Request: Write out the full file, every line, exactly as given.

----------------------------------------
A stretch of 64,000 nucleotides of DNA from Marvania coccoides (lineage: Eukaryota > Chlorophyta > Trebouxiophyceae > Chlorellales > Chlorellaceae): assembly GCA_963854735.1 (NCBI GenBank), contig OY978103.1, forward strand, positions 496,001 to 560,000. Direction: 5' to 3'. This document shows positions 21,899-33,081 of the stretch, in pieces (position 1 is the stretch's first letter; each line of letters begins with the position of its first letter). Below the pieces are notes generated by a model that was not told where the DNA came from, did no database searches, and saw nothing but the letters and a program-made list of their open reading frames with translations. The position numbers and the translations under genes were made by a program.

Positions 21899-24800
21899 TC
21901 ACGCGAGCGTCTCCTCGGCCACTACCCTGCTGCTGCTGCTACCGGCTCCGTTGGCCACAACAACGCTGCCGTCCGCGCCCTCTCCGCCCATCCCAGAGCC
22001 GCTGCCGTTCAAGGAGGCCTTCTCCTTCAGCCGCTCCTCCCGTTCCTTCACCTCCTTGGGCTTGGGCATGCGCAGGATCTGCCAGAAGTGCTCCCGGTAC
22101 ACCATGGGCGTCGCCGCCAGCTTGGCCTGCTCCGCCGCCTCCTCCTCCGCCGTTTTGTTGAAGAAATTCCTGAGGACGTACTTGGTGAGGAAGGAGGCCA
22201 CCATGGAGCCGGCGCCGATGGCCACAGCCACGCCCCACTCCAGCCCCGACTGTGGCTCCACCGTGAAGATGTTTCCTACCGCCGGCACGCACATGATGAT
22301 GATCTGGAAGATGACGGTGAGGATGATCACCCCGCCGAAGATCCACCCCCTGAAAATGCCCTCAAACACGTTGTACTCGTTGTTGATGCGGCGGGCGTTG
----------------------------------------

A stretch of 64,000 nucleotides of DNA from Marvania coccoides (lineage: Eukaryota > Chlorophyta > Trebouxiophyceae > Chlorellales > Chlorellaceae): assembly GCA_963854735.1 (NCBI GenBank), contig OY978103.1, forward strand, positions 496,001 to 560,000. Direction: 5' to 3'. This document shows positions 21,899-33,081 of the stretch, in pieces (position 1 is the stretch's first letter; each line of letters begins with the position of its first letter). Below the pieces are notes generated by a model that was not told where the DNA came from, did no database searches, and saw nothing but the letters and a program-made list of their open reading frames with translations. The position numbers and the translations under genes were made by a program.

Positions 21899-24800
21899 TC
21901 ACGCGAGCGTCTCCTCGGCCACTACCCTGCTGCTGCTGCTACCGGCTCCGTTGGCCACAACAACGCTGCCGTCCGCGCCCTCTCCGCCCATCCCAGAGCC
22001 GCTGCCGTTCAAGGAGGCCTTCTCCTTCAGCCGCTCCTCCCGTTCCTTCACCTCCTTGGGCTTGGGCATGCGCAGGATCTGCCAGAAGTGCTCCCGGTAC
22101 ACCATGGGCGTCGCCGCCAGCTTGGCCTGCTCCGCCGCCTCCTCCTCCGCCGTTTTGTTGAAGAAATTCCTGAGGACGTACTTGGTGAGGAAGGAGGCCA
22201 CCATGGAGCCGGCGCCGATGGCCACAGCCACGCCCCACTCCAGCCCCGACTGTGGCTCCACCGTGAAGATGTTTCCTACCGCCGGCACGCACATGATGAT
22301 GATCTGGAAGATGACGGTGAGGATGATCACCCCGCCGAAGATCCACCCCCTGAAAATGCCCTCAAACACGTTGTACTCGTTGTTGATGCGGCGGGCGTTG